Sometimes, people would ask me if she is deaf because she prefers to sign.
When she gets older, she will realize that her parents cannot hear and talk with our voices. I hope when that day come, she will be proud of her Deaf parents and of her bilingual & bi-cultural life.
Life would be less complicated if we have a Deaf child since we already know what the child will go through. We will be ready to guide the Deaf child to prevent the same mistakes from occurring. Nevertheless, I am always up for new challenges. It has been a grand adventure navigating through life with a hearing bilingual & bi-cultural toddler.
The diagnosis of eczema in children under 17 is becoming more prevalent in the United States. A portion of it to be blamed on genetics and a portion on environmental as well as dietary factors. It is a scary thing when you first see it on your child. At first you think WHAT IS THAT? Is it hives? I thought they were hives because my son’s nanny at the time decided to give him two eggs each morning for a week. Excessive right? We started eliminating eggs from his diet but that didn’t seem to help much. I rewinded back to late October and remembered that we had a lot of chemical and emotional stressors in our life. We were exposed to high levels of toxicity unfortunately and we as a family paid for it with our health. Coming from an alternative health care background as well as growing up in a family that always supported natural remedies prior to medication, we held back on the anti-inflammatory steroid drugs that most pediatricians prescribe.
We were fortunate to be able to change pediatricians and fall into the open arms of a one of a kind pediatrician. A pediatrician who supports alternative medicine and will try everything else before he over prescribes medications to a child. We got lucky, but many families don’t. Can you imagine having a child on prescription steroids for the rest of their life? I heard a story like that. A 30 year old man who was diagnosed with eczema when he was a toddler and ended up on prescription medications at an early age. He felt like an 80 year old. He had more illnesses than he could have imagined due to so much inflammation building up in his body from the medicine. He overwhelmed his body and now it was failing him. That story made me feel very afraid for my son and his future. I didn’t want my son to end up like that so I knew I had to be pro-active about it. I write this because I want other moms to know that there are other ways to help your infants, toddlers, and kids with eczema. I am happy to know that what helped my son, helps other kids and I will continue to spread the word. They say there is no cure for eczema but at least there is a way to become asymptomatic. For some kids this may work better than for others, but you try and you do what you think is best as a mom!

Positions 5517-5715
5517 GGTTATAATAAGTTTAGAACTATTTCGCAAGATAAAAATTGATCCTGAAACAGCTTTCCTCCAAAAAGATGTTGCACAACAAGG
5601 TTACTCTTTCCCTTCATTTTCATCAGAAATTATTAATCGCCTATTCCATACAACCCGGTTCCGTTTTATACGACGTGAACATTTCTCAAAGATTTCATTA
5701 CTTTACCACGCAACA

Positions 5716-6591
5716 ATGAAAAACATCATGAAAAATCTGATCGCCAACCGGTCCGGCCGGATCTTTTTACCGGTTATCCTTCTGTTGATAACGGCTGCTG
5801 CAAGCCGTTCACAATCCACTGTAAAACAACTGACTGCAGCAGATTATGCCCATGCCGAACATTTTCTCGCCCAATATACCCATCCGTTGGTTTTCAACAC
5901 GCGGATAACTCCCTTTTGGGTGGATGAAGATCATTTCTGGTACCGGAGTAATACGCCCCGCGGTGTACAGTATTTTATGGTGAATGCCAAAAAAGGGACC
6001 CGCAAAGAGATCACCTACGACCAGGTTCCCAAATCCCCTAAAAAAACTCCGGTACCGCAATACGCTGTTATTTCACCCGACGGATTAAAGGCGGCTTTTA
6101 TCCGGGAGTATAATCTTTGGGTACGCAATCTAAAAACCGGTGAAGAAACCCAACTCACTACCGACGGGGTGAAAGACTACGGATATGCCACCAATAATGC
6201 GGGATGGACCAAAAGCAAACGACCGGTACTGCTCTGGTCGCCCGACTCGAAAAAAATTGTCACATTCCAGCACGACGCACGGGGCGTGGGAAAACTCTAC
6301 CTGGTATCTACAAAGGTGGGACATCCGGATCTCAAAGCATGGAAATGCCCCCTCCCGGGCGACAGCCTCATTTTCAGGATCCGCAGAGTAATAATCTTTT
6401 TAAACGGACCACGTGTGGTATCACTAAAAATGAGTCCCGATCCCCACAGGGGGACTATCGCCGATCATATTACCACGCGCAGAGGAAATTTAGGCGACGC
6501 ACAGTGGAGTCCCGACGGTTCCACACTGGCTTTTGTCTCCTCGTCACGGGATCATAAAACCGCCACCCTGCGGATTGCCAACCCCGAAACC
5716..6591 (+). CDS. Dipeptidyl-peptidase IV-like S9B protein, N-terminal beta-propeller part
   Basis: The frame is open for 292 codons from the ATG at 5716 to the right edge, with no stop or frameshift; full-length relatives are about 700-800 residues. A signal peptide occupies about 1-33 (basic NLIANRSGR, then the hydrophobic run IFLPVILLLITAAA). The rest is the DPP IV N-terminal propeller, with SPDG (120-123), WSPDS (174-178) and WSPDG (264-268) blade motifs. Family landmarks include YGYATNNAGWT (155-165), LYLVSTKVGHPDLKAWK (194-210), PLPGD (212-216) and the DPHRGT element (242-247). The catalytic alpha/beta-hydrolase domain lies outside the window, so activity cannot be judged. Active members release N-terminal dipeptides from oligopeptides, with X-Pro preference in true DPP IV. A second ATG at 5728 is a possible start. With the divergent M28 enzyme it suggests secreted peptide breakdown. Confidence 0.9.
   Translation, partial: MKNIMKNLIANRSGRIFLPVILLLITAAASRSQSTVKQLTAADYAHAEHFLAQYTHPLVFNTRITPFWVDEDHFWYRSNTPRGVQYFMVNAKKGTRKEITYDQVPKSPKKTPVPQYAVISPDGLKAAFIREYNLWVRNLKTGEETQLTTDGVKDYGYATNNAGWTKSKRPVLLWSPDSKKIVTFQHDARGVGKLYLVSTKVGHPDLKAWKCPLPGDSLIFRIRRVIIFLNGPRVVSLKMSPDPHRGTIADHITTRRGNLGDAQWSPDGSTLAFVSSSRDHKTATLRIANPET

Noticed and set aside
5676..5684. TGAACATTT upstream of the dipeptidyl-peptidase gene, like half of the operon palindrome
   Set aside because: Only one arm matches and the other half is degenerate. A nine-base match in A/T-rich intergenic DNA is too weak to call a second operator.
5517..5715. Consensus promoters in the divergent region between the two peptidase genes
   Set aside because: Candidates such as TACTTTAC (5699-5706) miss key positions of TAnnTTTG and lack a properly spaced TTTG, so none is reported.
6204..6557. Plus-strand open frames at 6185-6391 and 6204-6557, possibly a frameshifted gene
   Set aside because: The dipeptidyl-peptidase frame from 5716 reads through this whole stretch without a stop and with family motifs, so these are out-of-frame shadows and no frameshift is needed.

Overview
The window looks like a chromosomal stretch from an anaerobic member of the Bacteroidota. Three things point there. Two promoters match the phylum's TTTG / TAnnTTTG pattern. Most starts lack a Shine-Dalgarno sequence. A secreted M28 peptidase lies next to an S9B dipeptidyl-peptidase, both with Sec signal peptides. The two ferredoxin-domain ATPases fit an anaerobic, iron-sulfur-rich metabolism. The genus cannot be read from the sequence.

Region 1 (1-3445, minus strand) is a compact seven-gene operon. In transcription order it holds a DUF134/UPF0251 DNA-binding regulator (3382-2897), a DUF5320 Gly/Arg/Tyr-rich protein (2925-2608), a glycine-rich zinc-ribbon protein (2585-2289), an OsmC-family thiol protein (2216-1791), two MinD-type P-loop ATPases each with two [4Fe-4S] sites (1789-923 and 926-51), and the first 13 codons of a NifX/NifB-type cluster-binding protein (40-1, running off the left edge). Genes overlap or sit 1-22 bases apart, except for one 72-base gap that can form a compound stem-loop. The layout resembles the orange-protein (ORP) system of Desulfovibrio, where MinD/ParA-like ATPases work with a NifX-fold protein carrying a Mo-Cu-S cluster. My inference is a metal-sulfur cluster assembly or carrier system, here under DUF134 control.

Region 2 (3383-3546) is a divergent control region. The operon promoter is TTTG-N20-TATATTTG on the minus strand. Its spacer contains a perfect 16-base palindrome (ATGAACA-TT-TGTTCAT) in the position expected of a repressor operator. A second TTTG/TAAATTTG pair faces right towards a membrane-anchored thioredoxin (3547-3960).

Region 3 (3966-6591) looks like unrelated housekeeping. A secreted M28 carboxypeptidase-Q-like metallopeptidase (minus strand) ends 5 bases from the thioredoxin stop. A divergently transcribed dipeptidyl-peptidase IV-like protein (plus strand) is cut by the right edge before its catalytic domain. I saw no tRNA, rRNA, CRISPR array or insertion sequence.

According to the “National Eczema Association” most kids who get eczema will continue to have it in adulthood.
“A substantial proportion of the US population has symptoms of eczema; 31.6 million with eczema, and at least 17.8 million with moderate to severe eczema or atopic dermatitis. The prevalence of childhood eczema/atopic dermatitis in the US is 10.7% overall and as high as 18.1% in individual states and 21% across various countries. Approximately one out of every three children with eczema/atopic dermatitis has moderate to severe disease. A recent study found that the prevalence of eczema in adults is 10.2%, which suggests that most children with eczema/atopic dermatitis continue to be affected even in adulthood. Three percent of US adults have moderate to severe eczema/atopic dermatitis requiring systemic therapy” (http://nationaleczema.org/research/eczema-prevalence/).
This is a growing problem. There is limited treatment and the steroids that are supposed to control the symptoms do more harm than good. One side affect listed of a topical hydrocortisone cream says, “If the cream/ointment is used for a long period, there is a risk that the skin will become thinner, there may be some scarring and small blood vessels may become visible on the skin and areas of the skin may become darker” (http://www.medicinesforchildren.org.uk/search-for-a-leaflet/hydrocortisone-topical-for-eczema/). Yes short-term use can help with the symptoms but what do you do after? What do you do if you have to use it long-term? You risk that your skin will become damaged and other unpleasant side effects. You need to search for the underlying cause, instead of masking the symptoms.
To investigate what those underlying causes are we started with an elimination diet. Everything in his diet for two weeks was gluten free, grain free, no eggs, and nothing red. We would start to re-introduce the foods slowly and monitor the rashes. For some reason we would see a spike in redness if he ate tomatoes or red apples. He loves apples so we switched him to green apples instead. You can also request blood work specifically to see what your little one is allergic to. The doctor also suggested daily vitamins and probiotics. Along with that we offered itchiness relief by applying a miracle lotion (at least I thought it was) called “SHIKIA BORAGE THERAPY CHILDREN’S LOTION.” I also used aveeno baby eczema lotion but found that Shikia’s was more effective in the beginning. My son’s pediatrician also prescribed him homeopathic droplets. During bath-time I would put in Aveeno baby eczema bath treatment for soothing. He was also constantly adjusted as needed. Chiropractic does help restore the nervous system and played a major role in helping his system detox from all the toxicity.
My son’s eczema was between mild and severe. It was getting to the severe stage before we finally hit a downward spiral and all the inflammation decreased. After everything we followed through this regime day by day religiously and it was gone. Sometimes it may still pop out once in a while when he eats something he’s not supposed to, but it goes away. It never hits the severe stage.
You need to find an underlying cause to disease and fix that, not only treat the symptoms!